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Women's cricket

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Women's cricket
Australian batter Meg Lanning plays a sweep shot while Merissa Aguilleira of the West Indies keeps wicket during the 2014 West Indies tour of Australia at the North Sydney Oval.[1][2][3]
Highest governing bodyInternational Cricket Council
(formerly International Women's Cricket Council)
First played26 July 1745, Surrey (first recorded)[4]
Team members11 players per side (substitutes permitted in some circumstances)
Mixed-sexWomen only
TypeTeam sport, Bat-and-Ball, women's sport
EquipmentCricket ball, Cricket bat, Wicket (Stumps, Bails), Protective equipment
VenueCricket field
GlossaryGlossary of cricket terms
Country or regionWorldwide (most popular in the Commonwealth)

Women's cricket is the team sport of cricket when played by women. Its rules are almost identical to those in the game played by men, the main change being the use of a smaller ball. Women's cricket is beginning to be played at professional level in 11 of the 12 full members of the International Cricket Council (ICC),[note 1] and is played worldwide, especially in Commonwealth nations.

The first recorded cricket match between women was held in England on 26 July 1745.[4] The game continued to be played socially by women until clubs for women were formed in the late 1800s. In 1926, the creation of the Women's Cricket Association (WCA) in England began the process of formalising the game and organising international matches. Like many women's sports, the further development of women's cricket was hampered by sexism and a lack of structural support.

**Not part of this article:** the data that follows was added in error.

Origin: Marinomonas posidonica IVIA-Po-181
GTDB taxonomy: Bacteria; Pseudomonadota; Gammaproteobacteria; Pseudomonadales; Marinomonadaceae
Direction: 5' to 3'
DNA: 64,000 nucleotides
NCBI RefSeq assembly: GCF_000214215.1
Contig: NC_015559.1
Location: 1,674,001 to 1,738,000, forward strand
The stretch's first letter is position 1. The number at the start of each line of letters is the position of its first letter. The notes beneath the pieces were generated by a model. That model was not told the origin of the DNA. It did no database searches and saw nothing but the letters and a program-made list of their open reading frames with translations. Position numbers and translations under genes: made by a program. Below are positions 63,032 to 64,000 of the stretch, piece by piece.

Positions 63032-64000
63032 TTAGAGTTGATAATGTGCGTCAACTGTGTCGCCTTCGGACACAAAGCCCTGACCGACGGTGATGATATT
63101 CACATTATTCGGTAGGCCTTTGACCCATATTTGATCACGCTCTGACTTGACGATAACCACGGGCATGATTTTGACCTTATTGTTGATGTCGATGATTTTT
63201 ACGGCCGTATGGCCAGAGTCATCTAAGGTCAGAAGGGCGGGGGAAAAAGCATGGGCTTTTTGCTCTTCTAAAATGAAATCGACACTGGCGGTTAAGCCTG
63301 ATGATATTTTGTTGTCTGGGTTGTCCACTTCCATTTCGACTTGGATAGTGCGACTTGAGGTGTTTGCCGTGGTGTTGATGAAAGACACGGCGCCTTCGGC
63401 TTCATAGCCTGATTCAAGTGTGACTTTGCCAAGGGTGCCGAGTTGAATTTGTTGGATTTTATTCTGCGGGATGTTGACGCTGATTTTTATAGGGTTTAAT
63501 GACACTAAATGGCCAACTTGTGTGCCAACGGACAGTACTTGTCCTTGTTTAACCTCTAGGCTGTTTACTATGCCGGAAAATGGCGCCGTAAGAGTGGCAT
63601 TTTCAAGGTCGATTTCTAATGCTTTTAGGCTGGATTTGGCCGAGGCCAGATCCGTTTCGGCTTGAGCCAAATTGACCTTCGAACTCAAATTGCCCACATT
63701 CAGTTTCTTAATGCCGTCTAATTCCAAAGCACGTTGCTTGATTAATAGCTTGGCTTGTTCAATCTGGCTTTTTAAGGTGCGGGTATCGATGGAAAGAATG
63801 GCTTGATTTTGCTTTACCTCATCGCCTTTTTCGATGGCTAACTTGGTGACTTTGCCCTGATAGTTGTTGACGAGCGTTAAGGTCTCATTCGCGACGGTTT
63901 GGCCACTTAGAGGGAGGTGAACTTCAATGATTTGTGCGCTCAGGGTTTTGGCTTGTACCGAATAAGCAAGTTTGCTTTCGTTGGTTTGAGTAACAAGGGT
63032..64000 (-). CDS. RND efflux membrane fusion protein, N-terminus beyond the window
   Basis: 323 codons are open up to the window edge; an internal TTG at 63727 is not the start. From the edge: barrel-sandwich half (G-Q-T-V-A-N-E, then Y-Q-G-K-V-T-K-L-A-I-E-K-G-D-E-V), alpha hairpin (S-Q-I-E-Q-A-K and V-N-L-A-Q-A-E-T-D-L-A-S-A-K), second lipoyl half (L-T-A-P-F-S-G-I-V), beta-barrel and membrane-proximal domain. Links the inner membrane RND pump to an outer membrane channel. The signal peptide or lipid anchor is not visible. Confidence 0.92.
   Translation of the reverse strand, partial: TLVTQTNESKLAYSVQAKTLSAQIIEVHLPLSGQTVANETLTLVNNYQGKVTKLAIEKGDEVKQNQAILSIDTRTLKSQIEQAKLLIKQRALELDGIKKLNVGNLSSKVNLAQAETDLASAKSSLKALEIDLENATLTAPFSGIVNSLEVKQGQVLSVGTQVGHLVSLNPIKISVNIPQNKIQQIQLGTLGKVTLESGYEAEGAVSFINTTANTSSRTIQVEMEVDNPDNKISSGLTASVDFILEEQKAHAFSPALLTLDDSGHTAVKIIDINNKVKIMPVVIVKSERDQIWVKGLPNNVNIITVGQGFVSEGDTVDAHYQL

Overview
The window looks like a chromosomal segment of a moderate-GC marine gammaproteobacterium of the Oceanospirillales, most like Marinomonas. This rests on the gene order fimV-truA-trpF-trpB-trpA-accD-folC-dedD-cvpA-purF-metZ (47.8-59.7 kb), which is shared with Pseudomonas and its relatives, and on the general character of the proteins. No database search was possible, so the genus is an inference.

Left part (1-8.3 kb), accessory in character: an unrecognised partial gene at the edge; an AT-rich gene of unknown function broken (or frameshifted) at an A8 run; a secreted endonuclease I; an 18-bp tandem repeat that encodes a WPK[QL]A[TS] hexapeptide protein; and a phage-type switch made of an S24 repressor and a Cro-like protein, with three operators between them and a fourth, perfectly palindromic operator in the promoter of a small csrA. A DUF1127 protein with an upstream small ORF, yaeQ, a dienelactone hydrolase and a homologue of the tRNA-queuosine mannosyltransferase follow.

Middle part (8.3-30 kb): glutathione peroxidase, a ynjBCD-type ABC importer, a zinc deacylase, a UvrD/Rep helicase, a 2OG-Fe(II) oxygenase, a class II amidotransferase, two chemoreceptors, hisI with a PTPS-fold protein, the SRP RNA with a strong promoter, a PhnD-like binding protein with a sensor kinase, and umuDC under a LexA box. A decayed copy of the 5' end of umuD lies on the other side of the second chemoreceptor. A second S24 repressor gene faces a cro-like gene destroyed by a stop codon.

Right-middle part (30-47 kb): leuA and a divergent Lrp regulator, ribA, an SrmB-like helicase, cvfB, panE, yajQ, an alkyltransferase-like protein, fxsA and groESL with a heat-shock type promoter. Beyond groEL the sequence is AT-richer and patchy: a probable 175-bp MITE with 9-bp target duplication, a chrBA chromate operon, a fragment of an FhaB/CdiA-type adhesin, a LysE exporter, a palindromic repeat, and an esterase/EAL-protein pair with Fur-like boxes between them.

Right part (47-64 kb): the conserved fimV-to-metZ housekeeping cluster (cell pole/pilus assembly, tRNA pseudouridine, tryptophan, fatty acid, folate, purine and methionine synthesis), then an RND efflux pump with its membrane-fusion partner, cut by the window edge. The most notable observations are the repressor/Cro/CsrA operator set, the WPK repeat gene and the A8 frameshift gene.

Although women have historically played Test cricket and first class cricket, the focus of the women's game in the last 50 years has been mostly on limited overs cricket. The introduction of Twenty20 cricket (T20) in 2003 created more opportunities for the growth of the women's game. As well as competing against each other in tours, national teams also compete in several tournaments, including the Cricket World Cup and the T20 World Cup. Women's cricket has also been part of several multi-sport events.

In domestic cricket, many countries have T20 cricket and List A cricket competitions that are run either alongside or separately from men's competitions. Grass roots cricket is growing, especially in England and Australia, although many barriers still remain. Cricket boards often organise competitions that use new formats that are intended to appeal to women. Cricket for women with disabilities is also growing, especially in South Asia.


Watercolor painting of a ladies cricket match
Watercolor painting from 1779 of a ladies cricket match played by Elizabeth Smith-Stanley, Countess of Derby and other women

The first recorded cricket match between women was reported in The Reading Mercury on 26 July 1745; the match was contested "between eleven maids of Bramley and eleven maids of Hambledon, all dressed in white".[6][4] The first known women's cricket club the White Heather Club was formed in 1887 in Yorkshire. Three years later, a team known as the Original English Lady Cricketers toured England, reportedly making substantial profits before the manager absconded with the money.[7]